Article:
You're missing my point; you're better off charging a fair price up front for the value you're providing and then not discounting heavily after the fact. That means that more gamers are willing to buy your game at full price, and when you put it on a more reasonable sale, you aren't driving people to buy it just because it is so cheap right now.
As a consumer, of course steep sales are more attractive. I'm not convinced as a gamer, I like what they say about the product that the games industry makes.
EDIT:clarity. And spelling.
I want to respond to this, but first I just want to note that it is really nice that you are taking the time to talk this out with us, your customers. I appreciate that.
I think the point you are making in your first paragraph is interesting and holds true for me. In the old GOG model where all games were either $5.99 or $9.99, this was definitely true for me (that may or may not hold with the new price points. Too soon to tell). At GOG, I don't always wait for sales like I do on Steam. Those two prices are low enough that if I really want a game, I will just buy it. If I am only mildly interested though, I'll wait for a sale. Some games are instabuys at the $5.99 and even $9.99 price points though. I bought all of the D&D games. I bought Outcast. I bought Realms of the Haunting. And recently I bought Syndicate and Lands of Lore 1+2 (just because I'm excited for the upcoming Legend of Grimrock, which I have preordered). There are a bunch of others as well, but I won't bore you with the details. I've purchased a lot of games on sale at GOG too, of course, but because of the lower standard price at GOG.com combined with DRM-Free and bonus goodies, I do buy more games at full price here than I ever do at Steam and I do so happily.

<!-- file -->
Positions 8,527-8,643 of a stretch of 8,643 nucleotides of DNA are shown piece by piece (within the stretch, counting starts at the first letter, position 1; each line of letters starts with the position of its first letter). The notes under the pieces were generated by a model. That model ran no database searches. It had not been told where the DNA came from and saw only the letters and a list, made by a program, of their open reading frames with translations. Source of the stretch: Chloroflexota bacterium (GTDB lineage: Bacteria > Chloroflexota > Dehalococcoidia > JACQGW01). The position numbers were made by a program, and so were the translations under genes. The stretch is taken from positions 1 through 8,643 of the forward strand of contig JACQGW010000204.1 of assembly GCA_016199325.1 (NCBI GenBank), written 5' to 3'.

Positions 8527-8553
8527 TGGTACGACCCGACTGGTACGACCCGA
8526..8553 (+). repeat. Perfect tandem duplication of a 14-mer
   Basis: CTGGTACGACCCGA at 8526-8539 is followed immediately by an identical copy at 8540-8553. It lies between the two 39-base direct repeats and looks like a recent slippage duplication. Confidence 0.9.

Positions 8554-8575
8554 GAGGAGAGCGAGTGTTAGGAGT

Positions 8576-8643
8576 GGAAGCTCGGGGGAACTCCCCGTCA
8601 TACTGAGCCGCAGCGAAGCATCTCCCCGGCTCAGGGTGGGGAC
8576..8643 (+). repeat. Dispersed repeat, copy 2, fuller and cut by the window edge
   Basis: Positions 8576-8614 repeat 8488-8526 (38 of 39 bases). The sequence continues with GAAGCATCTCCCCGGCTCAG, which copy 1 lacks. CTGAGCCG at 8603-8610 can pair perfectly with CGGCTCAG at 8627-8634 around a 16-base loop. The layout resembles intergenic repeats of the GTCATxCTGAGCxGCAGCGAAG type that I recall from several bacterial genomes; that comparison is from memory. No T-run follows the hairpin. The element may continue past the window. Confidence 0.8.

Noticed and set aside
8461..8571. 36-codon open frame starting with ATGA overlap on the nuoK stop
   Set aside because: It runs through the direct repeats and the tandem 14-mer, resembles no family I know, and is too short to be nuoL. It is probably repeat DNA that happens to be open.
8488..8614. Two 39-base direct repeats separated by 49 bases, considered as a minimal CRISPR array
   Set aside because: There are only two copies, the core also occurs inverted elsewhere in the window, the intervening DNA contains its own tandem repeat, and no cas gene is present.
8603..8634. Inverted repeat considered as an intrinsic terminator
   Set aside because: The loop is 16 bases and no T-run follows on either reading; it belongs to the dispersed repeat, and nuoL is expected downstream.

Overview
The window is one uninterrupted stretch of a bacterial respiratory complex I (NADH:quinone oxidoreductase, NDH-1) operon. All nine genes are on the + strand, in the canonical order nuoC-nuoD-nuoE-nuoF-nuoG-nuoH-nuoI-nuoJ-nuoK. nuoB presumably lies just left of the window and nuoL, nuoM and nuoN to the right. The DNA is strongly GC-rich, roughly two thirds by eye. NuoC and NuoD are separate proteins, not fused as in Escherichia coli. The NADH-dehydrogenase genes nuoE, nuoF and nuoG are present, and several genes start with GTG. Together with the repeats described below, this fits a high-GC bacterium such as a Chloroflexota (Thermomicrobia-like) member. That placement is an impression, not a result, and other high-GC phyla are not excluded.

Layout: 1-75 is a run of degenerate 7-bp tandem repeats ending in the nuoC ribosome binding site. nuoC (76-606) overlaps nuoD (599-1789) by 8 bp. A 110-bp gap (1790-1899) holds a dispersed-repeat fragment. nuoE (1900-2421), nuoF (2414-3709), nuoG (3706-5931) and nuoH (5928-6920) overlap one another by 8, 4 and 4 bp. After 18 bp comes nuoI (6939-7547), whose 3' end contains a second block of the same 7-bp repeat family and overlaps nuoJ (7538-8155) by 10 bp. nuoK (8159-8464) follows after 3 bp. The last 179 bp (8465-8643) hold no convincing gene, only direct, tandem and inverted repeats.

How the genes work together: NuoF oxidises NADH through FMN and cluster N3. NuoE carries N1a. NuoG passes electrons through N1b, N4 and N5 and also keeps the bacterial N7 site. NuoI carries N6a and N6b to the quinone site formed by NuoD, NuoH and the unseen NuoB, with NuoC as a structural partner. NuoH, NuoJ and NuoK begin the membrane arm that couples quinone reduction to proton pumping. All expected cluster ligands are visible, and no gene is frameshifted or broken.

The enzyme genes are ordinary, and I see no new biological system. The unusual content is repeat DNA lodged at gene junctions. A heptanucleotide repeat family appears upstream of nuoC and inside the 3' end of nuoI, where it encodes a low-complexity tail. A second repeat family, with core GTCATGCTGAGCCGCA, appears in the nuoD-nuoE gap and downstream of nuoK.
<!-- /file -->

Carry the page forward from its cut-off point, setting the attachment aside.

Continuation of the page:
On the point of your second paragraph, I'm still not sure convinced one way or the other about this either. I get a certain sense that games in general feel like they are of little value when they are sold for little cost, and therefore feel more disposable. On the other hand, many of the games I most cherish I got for little money. It's an important issue for digital distribution business though. Traditional pricing methods are unusual in this arena because old supply-demand models don't really apply. You have unlimited supply when we are talking about digital copies. It is then simply a matter of perceived worth of the digital product and whether people are willing to pay it, and whether you can manufacture the demand. GOG adds to perceived product value by also adding a service. A lot of what I feel I am paying for at GOG is the service to get my game working on a modern OS and to have DRM removed. I have even purchased games at GOG that I already own an old hard copy of for that very reason.